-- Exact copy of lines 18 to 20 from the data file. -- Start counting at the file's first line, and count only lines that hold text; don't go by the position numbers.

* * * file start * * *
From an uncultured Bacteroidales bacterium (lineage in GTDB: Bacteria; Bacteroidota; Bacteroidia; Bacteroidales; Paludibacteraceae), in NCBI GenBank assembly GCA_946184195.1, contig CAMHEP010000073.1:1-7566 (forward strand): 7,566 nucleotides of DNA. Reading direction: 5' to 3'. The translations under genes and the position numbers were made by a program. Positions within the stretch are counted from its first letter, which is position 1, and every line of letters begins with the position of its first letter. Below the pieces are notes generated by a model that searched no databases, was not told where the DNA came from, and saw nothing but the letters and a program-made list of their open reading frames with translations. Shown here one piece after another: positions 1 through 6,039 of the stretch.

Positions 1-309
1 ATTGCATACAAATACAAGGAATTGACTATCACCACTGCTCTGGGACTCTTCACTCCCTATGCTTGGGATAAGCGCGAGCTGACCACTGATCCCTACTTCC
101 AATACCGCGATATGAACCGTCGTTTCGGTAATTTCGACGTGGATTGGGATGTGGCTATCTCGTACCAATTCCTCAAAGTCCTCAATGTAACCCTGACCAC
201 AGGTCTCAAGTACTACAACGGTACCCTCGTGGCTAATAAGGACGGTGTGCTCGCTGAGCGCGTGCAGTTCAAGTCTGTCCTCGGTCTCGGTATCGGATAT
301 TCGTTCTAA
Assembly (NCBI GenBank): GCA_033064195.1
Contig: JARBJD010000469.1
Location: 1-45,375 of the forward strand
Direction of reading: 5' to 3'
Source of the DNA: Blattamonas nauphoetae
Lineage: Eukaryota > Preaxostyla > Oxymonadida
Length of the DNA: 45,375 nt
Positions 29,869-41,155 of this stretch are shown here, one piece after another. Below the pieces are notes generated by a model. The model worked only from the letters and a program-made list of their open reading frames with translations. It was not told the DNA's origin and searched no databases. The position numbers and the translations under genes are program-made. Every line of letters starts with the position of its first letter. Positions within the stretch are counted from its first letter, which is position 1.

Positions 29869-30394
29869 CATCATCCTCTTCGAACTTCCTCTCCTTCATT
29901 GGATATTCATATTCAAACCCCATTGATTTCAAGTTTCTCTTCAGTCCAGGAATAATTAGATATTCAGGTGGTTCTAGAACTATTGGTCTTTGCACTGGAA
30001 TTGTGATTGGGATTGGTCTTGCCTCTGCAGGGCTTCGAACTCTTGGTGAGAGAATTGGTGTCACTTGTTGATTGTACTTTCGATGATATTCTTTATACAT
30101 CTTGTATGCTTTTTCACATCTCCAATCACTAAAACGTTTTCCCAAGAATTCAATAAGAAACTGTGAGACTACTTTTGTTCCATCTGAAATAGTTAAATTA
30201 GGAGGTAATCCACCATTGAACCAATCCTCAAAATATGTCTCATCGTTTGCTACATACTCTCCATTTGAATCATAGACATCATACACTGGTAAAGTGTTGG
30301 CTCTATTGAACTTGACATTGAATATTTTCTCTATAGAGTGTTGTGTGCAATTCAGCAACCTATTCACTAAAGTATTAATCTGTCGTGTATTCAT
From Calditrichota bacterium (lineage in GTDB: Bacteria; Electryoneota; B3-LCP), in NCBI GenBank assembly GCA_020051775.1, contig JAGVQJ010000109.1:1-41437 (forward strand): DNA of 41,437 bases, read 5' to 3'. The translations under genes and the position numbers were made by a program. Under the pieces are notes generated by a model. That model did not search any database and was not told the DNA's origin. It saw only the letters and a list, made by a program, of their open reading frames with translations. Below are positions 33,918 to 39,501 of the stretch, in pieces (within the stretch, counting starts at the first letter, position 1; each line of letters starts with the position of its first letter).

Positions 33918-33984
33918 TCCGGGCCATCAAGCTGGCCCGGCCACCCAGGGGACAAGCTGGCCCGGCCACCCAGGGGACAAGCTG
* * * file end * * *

30001 TTGTGATTGGGATTGGTCTTGCCTCTGCAGGGCTTCGAACTCTTGGTGAGAGAATTGGTGTCACTTGTTGATTGTACTTTCGATGATATTCTTTATACAT
30101 CTTGTATGCTTTTTCACATCTCCAATCACTAAAACGTTTTCCCAAGAATTCAATAAGAAACTGTGAGACTACTTTTGTTCCATCTGAAATAGTTAAATTA
30201 GGAGGTAATCCACCATTGAACCAATCCTCAAAATATGTCTCATCGTTTGCTACATACTCTCCATTTGAATCATAGACATCATACACTGGTAAAGTGTTGG